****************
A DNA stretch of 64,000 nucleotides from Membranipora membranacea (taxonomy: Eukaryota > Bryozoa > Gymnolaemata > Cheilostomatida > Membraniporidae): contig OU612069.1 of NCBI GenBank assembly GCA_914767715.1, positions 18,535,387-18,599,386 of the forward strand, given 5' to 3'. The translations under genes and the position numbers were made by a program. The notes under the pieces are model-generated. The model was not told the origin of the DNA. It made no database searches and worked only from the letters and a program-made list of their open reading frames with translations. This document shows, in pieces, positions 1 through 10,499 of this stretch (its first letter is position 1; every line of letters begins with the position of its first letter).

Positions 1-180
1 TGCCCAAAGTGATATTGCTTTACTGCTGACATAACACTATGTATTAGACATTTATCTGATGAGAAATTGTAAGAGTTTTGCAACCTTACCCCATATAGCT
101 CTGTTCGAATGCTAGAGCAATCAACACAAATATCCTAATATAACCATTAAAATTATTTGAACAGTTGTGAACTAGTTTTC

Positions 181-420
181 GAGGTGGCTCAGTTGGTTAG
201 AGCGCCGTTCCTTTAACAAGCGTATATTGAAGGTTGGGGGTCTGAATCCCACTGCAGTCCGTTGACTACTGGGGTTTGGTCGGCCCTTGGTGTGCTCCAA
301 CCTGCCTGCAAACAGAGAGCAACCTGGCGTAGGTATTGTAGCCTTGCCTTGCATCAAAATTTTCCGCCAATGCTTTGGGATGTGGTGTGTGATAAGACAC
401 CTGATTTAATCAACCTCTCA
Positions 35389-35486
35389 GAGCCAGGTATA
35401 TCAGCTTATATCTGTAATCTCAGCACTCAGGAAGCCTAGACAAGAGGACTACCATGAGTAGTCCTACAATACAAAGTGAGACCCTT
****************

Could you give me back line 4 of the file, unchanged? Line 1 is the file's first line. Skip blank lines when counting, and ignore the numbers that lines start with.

101 CTGTTCGAATGCTAGAGCAATCAACACAAATATCCTAATATAACCATTAAAATTATTTGAACAGTTGTGAACTAGTTTTC